On Saturday at UFC 257, McGregor was back again, this time getting a chance to replay one of his old hits. What better way to show that he was never gone than to once more vanquish Dustin Poirier, a former featherweight rival who now stands as one of the best lightweights in the world? This was McGregor’s chance to say, “The more things change, the more they stay the same.”

That wasn’t the case, however. Poirier completely outclassed McGregor, making brilliant use of his wrestling and low kicks in round one to wear the former two-division champ down before flurrying in round two and leaving McGregor flat on his back in perfect position to become the next big meme. McGregor has lost before, but for the first time in his UFC career, it didn’t just look like he’d ran into a superior opponent or a difficult style matchup; no, it looked like his best days had passed.

Dustin Poirier and Conor McGregor
Zuffa LLC

How did we get here? Let’s look at the Cerrone matchup again. With respect to “Cowboy,” one of the best to never win a UFC title and someone who could probably compete until he’s 50 if he wanted to, he entered the matchup with McGregor as a potential showcase opponent. Cerrone was coming off of back-to-back lopsided losses to Tony Ferguson and Justin Gaethje, and while there’s no shame in that, it wasn’t expected he’d last long against McGregor either.

The booking was considered such a layup for McGregor that Cerrone had to suffer the indignity of actually having to respond to critics suggesting that he was going to take a dive for McGregor and the UFC. Cerrone’s ensuing loss only opened the door for more criticism, much of it coming from talking head pundits that are barely qualified to analyze rec league soccer, much less the highest level of combat sports. But I digress.

It was everything McGregor wanted. A highlight-reel win over a known property. The chance to rehabilitate his image with a respectful buildup and an appreciative opponent. He even hugged Cerrone’s grandmother afterward.

Jerry Cerrone and Conor McGregor
Esther Lin, MMA Fighting

It was too perfect, and exactly the sort of thing that could make one overlook the fact that McGregor’s game wasn’t any different and that Cerrone was his first win since November 2016. Nothing had changed for McGregor other than the fact that he bit the bullet and signed on for another UFC fight.

He was still a multi-millionaire, still beloved by countless fans, still a shining star in Dana White’s eye even as their public confrontations became more frequent. If this was supposed to be the turning of a page for McGregor, the words sounded too familiar.

If Cerrone was the right man to welcome McGregor back last year, then Poirier was exactly the wrong man to welcome him back this year. “The Diamond” did nothing but sharpen his edges since first fighting McGregor in 2014, moving up to the loaded lightweight division and dominating the competition outside of a blip against Michael Johnson. McGregor was a former lightweight titleholder, but his actual achievements at 155 pounds paled in comparison to Poirier’s.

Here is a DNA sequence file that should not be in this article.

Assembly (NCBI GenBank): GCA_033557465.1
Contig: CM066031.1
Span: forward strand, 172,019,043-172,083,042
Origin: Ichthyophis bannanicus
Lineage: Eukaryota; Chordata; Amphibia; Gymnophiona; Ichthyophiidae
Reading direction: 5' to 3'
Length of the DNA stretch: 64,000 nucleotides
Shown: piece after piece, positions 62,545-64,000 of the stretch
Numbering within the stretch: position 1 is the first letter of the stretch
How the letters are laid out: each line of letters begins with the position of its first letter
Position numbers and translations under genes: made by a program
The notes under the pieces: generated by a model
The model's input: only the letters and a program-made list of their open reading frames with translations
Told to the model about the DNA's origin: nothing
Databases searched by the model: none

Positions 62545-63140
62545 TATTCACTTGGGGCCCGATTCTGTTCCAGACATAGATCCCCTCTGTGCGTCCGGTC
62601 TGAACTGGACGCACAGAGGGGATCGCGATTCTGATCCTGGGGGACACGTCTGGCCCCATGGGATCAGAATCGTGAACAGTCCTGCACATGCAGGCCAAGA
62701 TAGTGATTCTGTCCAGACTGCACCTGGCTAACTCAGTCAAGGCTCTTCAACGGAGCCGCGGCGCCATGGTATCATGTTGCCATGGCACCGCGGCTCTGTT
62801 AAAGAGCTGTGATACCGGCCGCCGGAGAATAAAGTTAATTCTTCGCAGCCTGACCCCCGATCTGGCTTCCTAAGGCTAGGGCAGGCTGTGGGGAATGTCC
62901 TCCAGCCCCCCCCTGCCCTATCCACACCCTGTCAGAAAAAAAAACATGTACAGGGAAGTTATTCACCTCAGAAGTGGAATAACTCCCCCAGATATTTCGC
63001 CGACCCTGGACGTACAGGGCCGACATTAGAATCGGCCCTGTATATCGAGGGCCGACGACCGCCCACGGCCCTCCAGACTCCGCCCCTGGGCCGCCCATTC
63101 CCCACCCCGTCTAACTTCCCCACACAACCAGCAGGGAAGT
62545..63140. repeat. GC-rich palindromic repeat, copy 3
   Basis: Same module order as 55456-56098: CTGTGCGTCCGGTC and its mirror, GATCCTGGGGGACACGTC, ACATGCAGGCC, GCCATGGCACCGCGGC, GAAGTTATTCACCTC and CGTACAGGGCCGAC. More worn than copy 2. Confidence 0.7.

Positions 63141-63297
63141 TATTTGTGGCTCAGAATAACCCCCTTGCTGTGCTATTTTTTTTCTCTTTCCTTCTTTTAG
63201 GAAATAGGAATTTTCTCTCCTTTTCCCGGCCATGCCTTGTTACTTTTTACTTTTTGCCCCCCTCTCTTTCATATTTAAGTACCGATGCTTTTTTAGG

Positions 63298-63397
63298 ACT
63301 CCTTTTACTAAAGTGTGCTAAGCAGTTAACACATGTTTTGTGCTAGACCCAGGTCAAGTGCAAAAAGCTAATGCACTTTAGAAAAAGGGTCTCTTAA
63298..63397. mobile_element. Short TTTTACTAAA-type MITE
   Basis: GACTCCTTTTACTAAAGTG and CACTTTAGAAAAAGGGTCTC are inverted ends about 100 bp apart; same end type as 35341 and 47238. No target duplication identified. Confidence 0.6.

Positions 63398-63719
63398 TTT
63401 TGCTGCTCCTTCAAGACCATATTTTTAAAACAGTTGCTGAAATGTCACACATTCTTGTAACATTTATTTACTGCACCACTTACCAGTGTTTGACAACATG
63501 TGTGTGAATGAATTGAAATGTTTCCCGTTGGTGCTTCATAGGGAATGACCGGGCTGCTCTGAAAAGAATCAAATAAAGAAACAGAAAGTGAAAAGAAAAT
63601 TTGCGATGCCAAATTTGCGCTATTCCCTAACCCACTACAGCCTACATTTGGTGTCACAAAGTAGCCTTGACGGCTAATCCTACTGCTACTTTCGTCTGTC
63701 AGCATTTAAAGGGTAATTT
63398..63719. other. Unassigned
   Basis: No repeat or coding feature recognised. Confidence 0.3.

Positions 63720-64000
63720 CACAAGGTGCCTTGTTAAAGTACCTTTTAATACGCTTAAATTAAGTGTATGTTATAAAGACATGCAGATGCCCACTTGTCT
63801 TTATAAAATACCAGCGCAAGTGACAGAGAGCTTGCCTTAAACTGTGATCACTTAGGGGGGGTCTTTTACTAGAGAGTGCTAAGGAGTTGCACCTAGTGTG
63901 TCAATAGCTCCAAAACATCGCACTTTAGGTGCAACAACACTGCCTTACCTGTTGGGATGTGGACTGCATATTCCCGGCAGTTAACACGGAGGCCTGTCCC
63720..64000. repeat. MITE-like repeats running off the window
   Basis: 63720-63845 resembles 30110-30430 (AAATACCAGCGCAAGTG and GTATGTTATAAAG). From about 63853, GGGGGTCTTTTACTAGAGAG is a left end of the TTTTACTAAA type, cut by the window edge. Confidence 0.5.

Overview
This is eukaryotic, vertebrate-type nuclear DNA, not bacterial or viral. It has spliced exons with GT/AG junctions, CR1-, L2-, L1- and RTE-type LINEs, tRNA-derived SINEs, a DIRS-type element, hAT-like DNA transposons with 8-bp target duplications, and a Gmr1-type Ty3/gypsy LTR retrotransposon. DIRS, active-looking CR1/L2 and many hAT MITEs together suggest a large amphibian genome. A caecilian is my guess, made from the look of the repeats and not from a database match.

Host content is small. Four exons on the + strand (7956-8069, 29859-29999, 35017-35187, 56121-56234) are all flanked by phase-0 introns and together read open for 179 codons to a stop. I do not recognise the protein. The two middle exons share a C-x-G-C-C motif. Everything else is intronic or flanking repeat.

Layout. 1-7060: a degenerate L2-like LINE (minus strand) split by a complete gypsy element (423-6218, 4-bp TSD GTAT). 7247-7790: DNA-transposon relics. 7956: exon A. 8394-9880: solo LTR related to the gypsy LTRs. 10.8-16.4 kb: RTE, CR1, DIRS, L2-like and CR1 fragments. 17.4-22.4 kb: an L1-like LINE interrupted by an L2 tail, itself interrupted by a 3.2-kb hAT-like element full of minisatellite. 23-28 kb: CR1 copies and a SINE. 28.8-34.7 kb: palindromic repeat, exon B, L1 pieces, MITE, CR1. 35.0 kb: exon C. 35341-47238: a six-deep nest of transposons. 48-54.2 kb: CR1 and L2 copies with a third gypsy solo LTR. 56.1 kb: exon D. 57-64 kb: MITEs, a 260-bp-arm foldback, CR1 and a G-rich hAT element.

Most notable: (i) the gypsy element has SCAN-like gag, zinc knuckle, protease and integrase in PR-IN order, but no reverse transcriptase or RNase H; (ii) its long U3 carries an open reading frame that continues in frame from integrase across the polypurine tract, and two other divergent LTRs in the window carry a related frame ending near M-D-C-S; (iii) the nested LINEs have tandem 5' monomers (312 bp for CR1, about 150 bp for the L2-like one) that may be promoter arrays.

So when Poirier had his chance for revenge, he put on one of the best performances of his career while McGregor wilted. It looked exactly like what it was on paper, one fighter who had scraped his way to an interim title one win at a time versus a fighter who had done a brilliant job of maneuvering himself into position to win a second undisputed title. There’s a difference.

White wasn’t wrong when he said at Saturday’s post-fight press conference that McGregor has grown complacent. He’s the highest-paid athlete in MMA. He was chilling on a yacht in Abu Dhabi while the rest of the fighters were whittling away their time at a hotel. He was able to bring his family with him to Fight Island while a fighter like Dan Hooker wouldn’t see his for another few weeks due to strict COVID-19 safety measures in his native New Zealand.

In the grand scheme of things, there is simply no consequence to McGregor losing anymore outside of a little public humiliation. And that’s nothing that a few seven-figure checks can’t fix. How can one maintain the edge they once had when they were literally fighting to put food on their table and now have reached the level of success and comfort that McGregor has? We can’t blame McGregor’s shortcomings completely on his affluence, as there are plenty of other athletes and fighters (including Poirier) who have only elevated their games as their bank accounts have increased. It’s not an excuse. It’s a weakness, and it’s costing him in the cage.

They say that good living is the best revenge. It certainly isn’t the best motivation. So while McGregor can be content with the incredible financial security he’s created for himself and his family for generations, he may also have to accept that his days as a legitimate UFC contender are behind him.